However, they were together in condemning the act of “political malevolence” which had leaked this to the press.

He understands how the media works.  His wife doesn’t.

There are questions about what the declaration alleges, and because he does not wish LFI to suffer, he has made the “difficult and costly choice to express myself, in all transparency, on the situation,” and to obtain some peace in his family.  He and Céline met in college, they have been together for thirteen years and married since 2014, and have a three-year-old daughter.  This summer, they “spent our last happy days on vacation.”  When they returned, she told him she wanted a divorce.  He had had trouble resigning himself to it.

He doesn’t know the contents of the declaration, but “She said she made it with the sole purpose of leaving a trace of our altercations in case the climate around our divorce deteriorates. . . .  I know the facts that can be used against me and the simplest thing is to say them.”

The violence had mostly started after she asked for a divorce.  In one of [these incidents], in the context of the rupture of communication between us, I grabbed her wrist.  In our last dispute, probably the one which justified her choice to make a declaration, I took her cellphone.  In trying to get it back, she came at me from behind.  I disengaged myself and, in releasing hold of me, she bumped her elbow.  In this context of the separation, I sent too many messages to my spouse to try to convince her that our difficulties could be gotten over.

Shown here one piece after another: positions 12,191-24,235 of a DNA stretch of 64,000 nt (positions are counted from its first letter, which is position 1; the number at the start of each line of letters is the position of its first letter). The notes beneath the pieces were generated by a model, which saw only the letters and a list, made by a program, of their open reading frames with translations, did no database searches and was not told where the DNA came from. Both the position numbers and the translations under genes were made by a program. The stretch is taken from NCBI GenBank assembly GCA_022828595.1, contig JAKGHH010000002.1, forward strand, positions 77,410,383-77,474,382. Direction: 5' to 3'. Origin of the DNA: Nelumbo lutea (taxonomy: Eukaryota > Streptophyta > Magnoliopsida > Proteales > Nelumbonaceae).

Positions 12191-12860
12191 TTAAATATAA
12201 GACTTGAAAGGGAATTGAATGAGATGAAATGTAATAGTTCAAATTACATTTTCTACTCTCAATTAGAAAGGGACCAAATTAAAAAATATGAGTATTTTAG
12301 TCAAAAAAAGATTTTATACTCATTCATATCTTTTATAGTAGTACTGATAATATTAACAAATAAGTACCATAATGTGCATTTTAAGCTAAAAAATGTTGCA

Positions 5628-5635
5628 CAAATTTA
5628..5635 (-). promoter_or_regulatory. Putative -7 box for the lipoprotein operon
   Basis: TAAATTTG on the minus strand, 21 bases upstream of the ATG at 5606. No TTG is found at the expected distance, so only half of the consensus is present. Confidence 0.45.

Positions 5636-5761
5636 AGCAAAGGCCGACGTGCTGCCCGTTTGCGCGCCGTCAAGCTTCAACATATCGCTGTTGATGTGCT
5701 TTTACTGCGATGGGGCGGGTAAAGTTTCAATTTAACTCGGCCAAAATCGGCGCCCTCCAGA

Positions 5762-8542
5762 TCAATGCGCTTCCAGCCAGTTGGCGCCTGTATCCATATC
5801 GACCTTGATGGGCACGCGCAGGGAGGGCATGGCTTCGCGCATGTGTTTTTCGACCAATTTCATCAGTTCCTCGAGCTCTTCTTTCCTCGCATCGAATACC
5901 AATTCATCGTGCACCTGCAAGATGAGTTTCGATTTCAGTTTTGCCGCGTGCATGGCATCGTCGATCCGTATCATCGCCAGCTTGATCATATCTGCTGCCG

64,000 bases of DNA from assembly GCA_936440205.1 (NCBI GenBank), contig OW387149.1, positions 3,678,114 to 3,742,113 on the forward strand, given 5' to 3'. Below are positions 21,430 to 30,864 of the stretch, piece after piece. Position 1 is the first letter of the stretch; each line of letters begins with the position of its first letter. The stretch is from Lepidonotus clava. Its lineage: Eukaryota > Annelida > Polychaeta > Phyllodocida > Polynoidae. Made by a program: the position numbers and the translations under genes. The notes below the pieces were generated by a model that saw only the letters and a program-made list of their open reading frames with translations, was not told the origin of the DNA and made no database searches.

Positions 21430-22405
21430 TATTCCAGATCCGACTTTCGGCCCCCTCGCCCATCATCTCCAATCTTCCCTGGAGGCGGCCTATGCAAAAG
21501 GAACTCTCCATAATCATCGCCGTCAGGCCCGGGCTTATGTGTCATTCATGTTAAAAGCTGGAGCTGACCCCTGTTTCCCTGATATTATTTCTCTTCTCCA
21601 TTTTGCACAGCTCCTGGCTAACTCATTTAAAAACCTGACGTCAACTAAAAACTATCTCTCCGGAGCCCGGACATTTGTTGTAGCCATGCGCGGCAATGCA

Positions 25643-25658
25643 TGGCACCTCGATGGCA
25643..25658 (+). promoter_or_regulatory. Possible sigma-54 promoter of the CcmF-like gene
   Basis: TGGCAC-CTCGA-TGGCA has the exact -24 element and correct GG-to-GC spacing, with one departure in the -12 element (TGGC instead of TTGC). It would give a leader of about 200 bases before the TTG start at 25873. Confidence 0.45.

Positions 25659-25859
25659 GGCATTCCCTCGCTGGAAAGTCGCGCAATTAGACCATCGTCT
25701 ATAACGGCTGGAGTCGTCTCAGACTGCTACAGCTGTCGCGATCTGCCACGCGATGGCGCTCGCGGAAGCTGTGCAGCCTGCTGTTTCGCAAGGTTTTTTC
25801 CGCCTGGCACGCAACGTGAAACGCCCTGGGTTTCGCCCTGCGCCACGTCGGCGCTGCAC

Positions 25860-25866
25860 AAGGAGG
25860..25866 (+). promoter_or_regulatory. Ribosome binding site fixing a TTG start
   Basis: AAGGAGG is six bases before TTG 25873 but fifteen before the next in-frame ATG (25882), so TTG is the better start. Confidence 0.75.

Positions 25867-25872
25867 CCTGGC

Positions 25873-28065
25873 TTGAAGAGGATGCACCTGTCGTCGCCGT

I think that Céline might also have mentioned another fact from a year ago when, in a context of extreme tension and mutual aggression, I slapped her.  That is not me, and that has never been reproduced.  . . . 

I know that no explanation and no context, however complex the situation, justifies this behavior.  It occurred in a rare moment of tension and does not characterize our life as a couple.  I am a man of dialogue.  I am not a violent man.  I detest violence in general and especially against women.  . . . 

I could shrug my shoulders, minimize the facts and wait for the tempest to pass.  But, because I am politically responsible . . . he was resigning his position in the party.  He hoped he and his wife would be given privacy, and once again he apologized.

And of course someone found an older tweet from him, expressing disgust at the Macron government’s failure to do enough to suppress violence against women:

In contrast, the summer conference at Reconquête!, the party of Eric Zemmpour, was cheerful, since they had no duties to take up in the National Assembly, not having won any seats.

Marion Marechal, who appears briefly in this, has had her baby, a little girl named Clotilde. Her husband is a member of the Brothers of Italy, the extreme right party that may win in the upcoming elections on September 25, 2022.


Header Image of Adrien Quatennens by Shutterstock.

 Justine Faure, “Yaël Braun-Pivet élue président de l’Assemblée nationale: une femme au perchoir, ce symbole qui s’est fait attendre,” TF1Info, June 28 2022

“La député Adrien Quatennens se met ‘en retrait’ de sa fonction de coordinateur de La France Insoumise,” Le Monde, September 18, 2022.

Leave a Reply

Your email address will not be published. Required fields are marked *